I've mentioned EDAR before. If you've ever wondered why East Asians tend to have rather thick hair, it is likely due to genetic variation at this locus, in particular the SNP rs3827760. Yann reminded me that a new paper has come out which replicates and clarifies some earlier findings, A replication study confirmed the EDAR gene to be a major contributor to population differentiation regarding head hair thickness in Asia. Below the fold is an important figure from the paper.
Photo: Zhou Xun
JPN obviously means "Japanese," and 1540T/C is the same SNP I pointed to above. The concluding paragraph of the paper does the standard cryptic pointing to future possible avenues of exploration:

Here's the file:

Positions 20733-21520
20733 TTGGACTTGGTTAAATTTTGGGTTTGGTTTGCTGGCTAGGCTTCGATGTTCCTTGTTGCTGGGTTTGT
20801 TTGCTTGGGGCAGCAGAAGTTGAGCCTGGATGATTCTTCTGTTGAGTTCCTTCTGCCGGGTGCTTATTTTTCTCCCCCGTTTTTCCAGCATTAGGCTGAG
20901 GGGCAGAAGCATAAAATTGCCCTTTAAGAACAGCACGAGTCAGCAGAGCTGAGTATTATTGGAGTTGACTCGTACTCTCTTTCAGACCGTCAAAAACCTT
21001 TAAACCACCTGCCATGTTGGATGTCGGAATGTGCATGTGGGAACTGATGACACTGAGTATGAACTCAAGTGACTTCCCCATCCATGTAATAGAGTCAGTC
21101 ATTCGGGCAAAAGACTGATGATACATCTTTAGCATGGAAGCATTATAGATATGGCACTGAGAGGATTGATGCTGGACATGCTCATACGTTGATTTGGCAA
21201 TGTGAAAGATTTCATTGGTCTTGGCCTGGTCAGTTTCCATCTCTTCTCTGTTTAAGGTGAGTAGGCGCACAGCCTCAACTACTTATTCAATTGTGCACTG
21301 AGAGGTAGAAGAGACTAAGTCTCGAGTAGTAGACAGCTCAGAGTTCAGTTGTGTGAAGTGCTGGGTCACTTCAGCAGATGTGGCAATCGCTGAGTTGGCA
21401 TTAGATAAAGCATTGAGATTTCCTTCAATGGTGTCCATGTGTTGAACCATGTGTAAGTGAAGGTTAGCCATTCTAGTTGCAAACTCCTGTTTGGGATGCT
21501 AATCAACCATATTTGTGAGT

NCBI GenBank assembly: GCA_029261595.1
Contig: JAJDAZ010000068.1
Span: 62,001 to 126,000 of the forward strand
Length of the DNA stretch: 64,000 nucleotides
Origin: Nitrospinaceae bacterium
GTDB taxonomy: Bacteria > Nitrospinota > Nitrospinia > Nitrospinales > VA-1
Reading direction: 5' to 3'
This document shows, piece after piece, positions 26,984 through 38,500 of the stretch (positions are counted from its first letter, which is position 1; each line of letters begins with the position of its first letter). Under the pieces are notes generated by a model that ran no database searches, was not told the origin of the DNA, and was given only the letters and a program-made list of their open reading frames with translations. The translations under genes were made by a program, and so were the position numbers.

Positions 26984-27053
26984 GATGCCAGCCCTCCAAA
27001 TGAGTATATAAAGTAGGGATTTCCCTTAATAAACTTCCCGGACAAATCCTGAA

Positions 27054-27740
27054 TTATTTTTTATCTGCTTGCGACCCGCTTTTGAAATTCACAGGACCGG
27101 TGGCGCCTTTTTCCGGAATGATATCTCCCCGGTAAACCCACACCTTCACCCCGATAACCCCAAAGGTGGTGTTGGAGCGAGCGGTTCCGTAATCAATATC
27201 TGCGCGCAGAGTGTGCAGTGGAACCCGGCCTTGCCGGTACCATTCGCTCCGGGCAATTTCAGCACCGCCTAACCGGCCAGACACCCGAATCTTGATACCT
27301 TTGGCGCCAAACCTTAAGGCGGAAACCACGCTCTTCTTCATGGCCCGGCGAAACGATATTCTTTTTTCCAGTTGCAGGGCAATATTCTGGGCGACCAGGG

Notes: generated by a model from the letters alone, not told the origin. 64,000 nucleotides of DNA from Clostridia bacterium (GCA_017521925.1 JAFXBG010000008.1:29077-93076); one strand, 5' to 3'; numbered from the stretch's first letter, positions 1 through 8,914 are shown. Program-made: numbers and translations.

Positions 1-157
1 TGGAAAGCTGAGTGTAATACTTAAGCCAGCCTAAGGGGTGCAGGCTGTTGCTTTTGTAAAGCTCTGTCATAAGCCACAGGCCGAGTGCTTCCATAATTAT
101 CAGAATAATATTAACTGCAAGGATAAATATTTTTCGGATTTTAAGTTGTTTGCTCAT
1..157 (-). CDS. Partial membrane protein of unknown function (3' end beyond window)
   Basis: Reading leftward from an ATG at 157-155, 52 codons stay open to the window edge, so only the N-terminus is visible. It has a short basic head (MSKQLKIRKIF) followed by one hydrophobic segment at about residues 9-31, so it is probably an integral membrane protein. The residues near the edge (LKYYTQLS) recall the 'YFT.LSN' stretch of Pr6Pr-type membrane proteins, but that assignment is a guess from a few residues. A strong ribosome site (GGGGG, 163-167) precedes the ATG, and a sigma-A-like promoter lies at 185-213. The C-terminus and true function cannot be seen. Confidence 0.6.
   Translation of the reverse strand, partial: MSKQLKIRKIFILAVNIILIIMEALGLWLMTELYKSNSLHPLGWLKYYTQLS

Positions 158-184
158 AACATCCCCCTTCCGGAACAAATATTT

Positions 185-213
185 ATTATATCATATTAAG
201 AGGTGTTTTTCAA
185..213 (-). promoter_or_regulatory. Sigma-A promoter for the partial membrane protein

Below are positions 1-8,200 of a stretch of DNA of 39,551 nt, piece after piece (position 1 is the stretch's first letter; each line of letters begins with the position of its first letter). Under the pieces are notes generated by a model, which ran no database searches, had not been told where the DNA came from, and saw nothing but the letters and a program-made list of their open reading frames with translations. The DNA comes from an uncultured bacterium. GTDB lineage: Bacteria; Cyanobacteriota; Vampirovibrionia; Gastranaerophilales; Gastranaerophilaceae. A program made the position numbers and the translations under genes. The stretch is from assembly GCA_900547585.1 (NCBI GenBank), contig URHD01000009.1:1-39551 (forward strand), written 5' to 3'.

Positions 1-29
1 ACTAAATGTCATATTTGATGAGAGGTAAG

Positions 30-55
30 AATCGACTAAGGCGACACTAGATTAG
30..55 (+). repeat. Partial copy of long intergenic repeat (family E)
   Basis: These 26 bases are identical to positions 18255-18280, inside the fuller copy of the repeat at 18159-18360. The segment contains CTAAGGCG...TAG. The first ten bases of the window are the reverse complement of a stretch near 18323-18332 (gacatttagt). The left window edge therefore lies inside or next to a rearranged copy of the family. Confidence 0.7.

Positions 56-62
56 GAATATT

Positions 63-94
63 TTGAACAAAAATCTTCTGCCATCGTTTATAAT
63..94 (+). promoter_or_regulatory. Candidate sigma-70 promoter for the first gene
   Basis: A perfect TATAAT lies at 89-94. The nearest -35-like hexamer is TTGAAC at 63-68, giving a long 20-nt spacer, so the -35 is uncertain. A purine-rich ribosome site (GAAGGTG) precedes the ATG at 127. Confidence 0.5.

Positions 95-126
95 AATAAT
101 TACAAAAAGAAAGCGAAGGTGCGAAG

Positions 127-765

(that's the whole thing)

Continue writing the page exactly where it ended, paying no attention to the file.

Although 1540T/C is the major genetic contributor to hair fiber thickness variation in Asian populations, the possible impact of EDAR on other human phenotypes still remains to be elucidated. Interestingly, recent evolutionary studies reported EDA, which encodes the ligand of EDAR, to be clearly related to the body armor plate morphology of stickleback (Colosimo et al. 2005) and that the evolutionary pattern of the EDA-pathway corresponds to the morphological diversification of vertebrate skin appendages (Pantalacci et al. 2008). Moreover, EDAR is a promising candidate as a genetic determinant of human tooth and/or gland variations (Schmidt-Ullrich and Paus 2005). Therefore, EDAR could prove to be a key locus that has led to a number of morphological changes in Asians.
Remember that this may be a recent derived trait in East Asians which was driven by positive selection. In fact, that's the assumption in this paper.